Wednesday, May 13, 2009
To exist wholly in another, seamless,
mirrored. Think of the hive,
at each turn we find ourselves, not
a version, not a replica,
but our whole selves. Love,
you claim, comes close to this,
between your words, a hand
over the other's heart. How do you live
with this distance? I have you, she
thinks, or, I know you,
but she can never say, I am you.
(from Blind Huber)
Tuesday, May 12, 2009
When you see us swarm--rustle of
wingbeat, collapsed air--your mind
tries to make us one, a common
intelligence, a single spirit un-
tethered. You imagine us merely
searching out the next
that could contain us, as if the hive
were just another jar. You try
to hold the ending, this
unspooling, make it either
zero or many, lack
or flurry. I was born
you begin, & already each word
makes you smaller. Look at this field--
Cosmos. Lungwort. Utter each
into a thousand versions of yourself.
You can't tell your stories fast enough.
The answer is not one, but also
( from Blind Huber)
Saturday, May 9, 2009
as in an economy of
The first week or so of submissions for the upcoming issue on "economy" for qarrtsiluni has offered up a range of work -- from flash fiction to photography. And I've been reading and grading papers and portfolios -- so my eyes are watery with words. Plus I decided to look at Nick Flynn's collection Blind Huber for a way into a project of poems I started during the days of napowrimo. His is a book of poems on bees and a blind 19th century expert. I'd read it and heard him read from it years ago, then it occured to me that book could offer a path into the poems I drafted.
Here's a poem selected as one of the Discovery winners.
Repercussions of the Current Import/Export Ratio
By Jynne Dilling Martin
They smuggled turnip seeds into the new world by
sewing them in a hem. Welcome, the customs official said.
There is a mystery about people when they leave us: how does a
skipped stone pick the moment to sink?
A donkey drags a plow through the dirt. Later in life at the circus he
will learn to do mathematics with his hoof,
stomp out answers to questions of addition and subtraction,
astonish crowds with his understanding of these problems. I draw
images of who I used to be and drown them in the lake;
I bind them to rocks to prevent them from ever resurfacing.
The customs official sinks crates of contraband into the sea
and wonders where each bullet might have been bound;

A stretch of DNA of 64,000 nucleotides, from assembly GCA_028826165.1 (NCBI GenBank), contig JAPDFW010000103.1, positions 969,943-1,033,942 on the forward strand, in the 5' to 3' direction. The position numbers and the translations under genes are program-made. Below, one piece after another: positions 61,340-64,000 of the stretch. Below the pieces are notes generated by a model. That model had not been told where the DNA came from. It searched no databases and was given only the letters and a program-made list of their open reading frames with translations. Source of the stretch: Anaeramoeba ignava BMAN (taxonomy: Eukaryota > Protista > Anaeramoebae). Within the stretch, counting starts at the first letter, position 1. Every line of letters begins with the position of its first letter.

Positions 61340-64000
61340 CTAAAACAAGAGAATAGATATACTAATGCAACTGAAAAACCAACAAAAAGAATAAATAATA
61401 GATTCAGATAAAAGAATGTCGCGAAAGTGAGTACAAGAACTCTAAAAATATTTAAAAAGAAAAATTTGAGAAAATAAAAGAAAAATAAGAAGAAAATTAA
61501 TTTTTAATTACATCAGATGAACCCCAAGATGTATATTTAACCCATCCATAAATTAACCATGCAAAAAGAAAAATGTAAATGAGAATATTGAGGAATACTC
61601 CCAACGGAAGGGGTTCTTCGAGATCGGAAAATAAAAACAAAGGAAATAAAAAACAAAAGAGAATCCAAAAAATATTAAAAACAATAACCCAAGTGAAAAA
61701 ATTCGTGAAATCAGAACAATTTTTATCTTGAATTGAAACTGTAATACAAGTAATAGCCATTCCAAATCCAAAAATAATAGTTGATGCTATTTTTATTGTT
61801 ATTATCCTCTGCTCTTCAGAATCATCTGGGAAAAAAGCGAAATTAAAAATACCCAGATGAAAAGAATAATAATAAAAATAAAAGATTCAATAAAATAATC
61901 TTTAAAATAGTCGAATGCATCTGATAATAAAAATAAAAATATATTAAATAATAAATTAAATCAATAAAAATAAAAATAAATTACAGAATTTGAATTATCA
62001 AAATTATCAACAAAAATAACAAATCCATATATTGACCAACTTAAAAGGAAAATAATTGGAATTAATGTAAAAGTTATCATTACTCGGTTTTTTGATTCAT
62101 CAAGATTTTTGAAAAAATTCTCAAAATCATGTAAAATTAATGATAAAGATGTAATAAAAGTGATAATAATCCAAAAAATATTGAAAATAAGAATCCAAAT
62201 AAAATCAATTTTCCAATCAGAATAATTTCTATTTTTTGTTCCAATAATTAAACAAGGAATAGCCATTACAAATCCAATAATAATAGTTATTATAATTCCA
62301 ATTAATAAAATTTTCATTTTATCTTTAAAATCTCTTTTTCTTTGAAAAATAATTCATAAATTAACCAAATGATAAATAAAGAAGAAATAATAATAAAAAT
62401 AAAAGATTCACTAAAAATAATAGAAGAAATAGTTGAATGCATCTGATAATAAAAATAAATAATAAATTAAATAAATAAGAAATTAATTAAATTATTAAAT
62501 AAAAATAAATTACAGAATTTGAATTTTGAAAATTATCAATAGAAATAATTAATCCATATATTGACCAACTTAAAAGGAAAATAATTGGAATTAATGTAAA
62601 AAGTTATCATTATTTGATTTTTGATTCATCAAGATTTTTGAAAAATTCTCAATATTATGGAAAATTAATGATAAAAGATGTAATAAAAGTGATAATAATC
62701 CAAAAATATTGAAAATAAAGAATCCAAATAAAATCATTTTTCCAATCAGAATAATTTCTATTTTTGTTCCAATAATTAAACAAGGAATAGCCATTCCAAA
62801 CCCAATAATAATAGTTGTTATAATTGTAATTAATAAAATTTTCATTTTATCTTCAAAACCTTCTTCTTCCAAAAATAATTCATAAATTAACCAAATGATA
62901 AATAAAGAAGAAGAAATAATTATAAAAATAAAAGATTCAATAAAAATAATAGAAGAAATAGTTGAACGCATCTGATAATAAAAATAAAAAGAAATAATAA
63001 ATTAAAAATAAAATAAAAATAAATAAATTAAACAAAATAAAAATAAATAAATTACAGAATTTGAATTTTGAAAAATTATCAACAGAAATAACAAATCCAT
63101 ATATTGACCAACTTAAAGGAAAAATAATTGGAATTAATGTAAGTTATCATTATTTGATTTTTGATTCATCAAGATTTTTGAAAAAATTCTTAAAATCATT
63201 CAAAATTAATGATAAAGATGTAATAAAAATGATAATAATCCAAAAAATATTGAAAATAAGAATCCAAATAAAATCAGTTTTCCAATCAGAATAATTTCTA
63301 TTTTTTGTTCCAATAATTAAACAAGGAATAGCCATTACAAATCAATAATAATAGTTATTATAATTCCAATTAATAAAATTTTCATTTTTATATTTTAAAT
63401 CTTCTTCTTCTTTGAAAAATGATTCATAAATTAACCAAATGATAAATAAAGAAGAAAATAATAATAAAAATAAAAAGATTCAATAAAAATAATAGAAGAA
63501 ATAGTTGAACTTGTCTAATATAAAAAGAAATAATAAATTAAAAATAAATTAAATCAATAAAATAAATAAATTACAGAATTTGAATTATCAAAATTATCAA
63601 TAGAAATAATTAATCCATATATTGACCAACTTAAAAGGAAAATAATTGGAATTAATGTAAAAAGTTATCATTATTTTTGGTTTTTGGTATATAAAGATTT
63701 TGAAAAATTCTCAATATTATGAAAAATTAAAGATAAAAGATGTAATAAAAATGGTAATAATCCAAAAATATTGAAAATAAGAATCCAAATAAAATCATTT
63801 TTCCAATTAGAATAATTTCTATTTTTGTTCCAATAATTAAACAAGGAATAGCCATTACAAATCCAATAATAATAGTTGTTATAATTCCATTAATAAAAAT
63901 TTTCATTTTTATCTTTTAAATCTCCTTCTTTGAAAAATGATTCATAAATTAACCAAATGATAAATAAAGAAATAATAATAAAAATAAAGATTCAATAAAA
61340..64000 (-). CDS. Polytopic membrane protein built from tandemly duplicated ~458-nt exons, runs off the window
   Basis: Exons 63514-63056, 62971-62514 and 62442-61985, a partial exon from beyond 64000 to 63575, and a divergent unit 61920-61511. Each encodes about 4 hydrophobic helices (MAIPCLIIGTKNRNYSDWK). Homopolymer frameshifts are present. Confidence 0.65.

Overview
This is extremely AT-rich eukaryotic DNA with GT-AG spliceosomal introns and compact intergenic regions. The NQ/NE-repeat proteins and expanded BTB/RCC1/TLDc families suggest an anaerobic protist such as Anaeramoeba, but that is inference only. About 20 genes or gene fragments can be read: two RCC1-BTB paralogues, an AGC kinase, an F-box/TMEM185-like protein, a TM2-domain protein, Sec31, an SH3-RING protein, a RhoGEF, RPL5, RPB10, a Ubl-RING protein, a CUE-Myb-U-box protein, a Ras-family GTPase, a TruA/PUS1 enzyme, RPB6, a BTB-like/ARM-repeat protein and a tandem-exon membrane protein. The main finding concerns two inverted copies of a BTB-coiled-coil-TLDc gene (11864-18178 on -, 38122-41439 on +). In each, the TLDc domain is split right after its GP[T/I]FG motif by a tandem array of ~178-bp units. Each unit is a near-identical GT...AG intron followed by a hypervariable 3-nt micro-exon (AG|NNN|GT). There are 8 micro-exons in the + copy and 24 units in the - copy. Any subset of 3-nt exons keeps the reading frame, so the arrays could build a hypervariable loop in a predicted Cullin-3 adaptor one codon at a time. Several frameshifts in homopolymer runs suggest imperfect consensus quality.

the fireworks he hides and explodes the following summer,
his face becoming the strangest colors beneath the bursts.
The snake crawling out of her skin pulls it inside out
like a nylon stocking: I wonder who would recognize me now.
Sometimes seeds lodge deep in clothing and years later sprout
out of gravesites and dresser drawers, turnips for lunch,
turnips for soups, turnips for dinner. I asked the donkey the odds
you'll ever come back. I waited for his leg to lift.
Friday, May 1, 2009
the port of diminishing returns -- Miranda Lake
Send your poems, prose, photos, videos
etc. to the upcoming qarrtsiluni issue:
Economy has its roots in Greek — oikos and nomos — meaning the principles necessary to maintain the household. It’s a thoughtful word. The study of economics, until the 18th century, was a branch of philosophy.
And it’s the word of the moment. It dominates the evening news. It’s determining how we spend or save; whether we remain in our homes, keep our jobs. It has governments around the globe cutting, bailing and re-thinking spending plans. It’s full of associations: think Wall Street bull or bear or greed. Think sub prime mortgage. Then there’s the technical jargon: quantitative easing, collateralized debt obligation and the fallacy of composition all seem ready for metaphor.
With this in mind, we urge you to think broadly, associatively and imaginatively about this touchstone word. Consider economy of movement, expression or effort. Think fuel, cash or gift economy. In your investigation, remember the epigram and the epitaph, both concerned with the economics of composition. Think about how the subject might inform style, as well as content.
However, don’t be burdened by the word’s current negative connotations. For Hannah More, a 19th century British religious writer and philanthropist, the word resounded with hope. She described “the economy of the heart, which saves the expense of anger, the cost of hatred, the waste of spirits.”
I'm co-editing with Anna Dickie.